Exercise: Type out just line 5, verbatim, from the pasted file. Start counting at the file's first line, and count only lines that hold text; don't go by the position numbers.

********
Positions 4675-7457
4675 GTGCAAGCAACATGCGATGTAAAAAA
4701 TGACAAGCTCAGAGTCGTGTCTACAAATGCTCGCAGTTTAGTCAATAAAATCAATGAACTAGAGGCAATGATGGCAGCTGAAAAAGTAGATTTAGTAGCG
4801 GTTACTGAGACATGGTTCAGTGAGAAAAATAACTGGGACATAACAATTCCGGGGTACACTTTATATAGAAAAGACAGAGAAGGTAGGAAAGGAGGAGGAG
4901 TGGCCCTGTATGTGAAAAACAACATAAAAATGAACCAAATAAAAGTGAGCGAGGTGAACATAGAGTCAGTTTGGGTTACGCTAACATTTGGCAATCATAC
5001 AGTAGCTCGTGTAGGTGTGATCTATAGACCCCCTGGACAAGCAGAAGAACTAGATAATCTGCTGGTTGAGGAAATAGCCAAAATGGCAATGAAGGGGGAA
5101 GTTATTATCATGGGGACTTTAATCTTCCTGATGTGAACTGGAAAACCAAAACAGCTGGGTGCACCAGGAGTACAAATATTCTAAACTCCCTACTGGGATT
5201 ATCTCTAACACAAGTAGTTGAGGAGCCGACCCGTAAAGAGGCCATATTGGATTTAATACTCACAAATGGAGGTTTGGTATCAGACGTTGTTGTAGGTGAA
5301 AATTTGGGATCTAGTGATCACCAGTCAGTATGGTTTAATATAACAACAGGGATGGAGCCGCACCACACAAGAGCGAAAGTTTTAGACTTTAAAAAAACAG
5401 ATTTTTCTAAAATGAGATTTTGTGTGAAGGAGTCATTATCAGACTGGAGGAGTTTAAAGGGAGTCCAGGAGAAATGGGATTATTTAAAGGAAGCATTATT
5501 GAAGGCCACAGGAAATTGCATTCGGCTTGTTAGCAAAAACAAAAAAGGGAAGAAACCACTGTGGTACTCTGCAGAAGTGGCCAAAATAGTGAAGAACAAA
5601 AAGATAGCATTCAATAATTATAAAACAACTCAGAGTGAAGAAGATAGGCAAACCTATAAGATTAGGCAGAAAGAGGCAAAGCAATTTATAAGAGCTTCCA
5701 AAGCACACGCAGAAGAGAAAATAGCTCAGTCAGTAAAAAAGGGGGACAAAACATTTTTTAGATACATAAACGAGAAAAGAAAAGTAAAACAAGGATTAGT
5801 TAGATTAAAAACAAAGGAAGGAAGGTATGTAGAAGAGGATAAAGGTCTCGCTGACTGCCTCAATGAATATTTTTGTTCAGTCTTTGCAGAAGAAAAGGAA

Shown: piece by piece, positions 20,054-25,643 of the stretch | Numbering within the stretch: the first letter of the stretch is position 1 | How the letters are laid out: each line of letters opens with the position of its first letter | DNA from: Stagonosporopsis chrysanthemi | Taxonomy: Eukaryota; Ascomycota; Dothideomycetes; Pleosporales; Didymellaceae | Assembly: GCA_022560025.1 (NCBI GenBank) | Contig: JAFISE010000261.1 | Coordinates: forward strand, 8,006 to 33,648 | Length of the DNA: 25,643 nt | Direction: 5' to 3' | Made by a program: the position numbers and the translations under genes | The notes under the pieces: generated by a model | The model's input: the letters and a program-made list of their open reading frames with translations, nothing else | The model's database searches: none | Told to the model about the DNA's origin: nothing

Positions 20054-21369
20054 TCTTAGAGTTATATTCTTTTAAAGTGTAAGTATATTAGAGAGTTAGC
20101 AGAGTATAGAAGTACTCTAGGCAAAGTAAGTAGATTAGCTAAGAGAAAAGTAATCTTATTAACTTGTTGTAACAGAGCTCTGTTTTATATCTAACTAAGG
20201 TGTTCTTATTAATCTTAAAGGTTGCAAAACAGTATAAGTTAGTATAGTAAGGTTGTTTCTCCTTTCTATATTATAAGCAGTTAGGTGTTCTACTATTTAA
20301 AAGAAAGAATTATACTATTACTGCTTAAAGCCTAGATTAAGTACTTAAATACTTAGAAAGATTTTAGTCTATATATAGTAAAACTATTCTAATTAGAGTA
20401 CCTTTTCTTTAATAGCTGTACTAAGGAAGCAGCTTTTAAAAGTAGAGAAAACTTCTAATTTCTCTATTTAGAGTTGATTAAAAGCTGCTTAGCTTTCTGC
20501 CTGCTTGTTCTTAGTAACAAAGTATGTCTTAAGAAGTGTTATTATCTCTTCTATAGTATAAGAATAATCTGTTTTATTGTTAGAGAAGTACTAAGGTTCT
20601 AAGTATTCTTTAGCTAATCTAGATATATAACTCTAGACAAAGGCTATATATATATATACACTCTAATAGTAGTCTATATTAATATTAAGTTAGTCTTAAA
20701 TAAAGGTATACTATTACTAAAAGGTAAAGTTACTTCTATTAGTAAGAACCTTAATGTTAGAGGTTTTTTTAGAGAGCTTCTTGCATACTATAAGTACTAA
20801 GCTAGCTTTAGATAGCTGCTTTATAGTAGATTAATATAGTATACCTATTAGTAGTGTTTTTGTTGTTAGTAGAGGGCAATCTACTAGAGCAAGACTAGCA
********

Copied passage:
4901 TGGCCCTGTATGTGAAAAACAACATAAAAATGAACCAAATAAAAGTGAGCGAGGTGAACATAGAGTCAGTTTGGGTTACGCTAACATTTGGCAATCATAC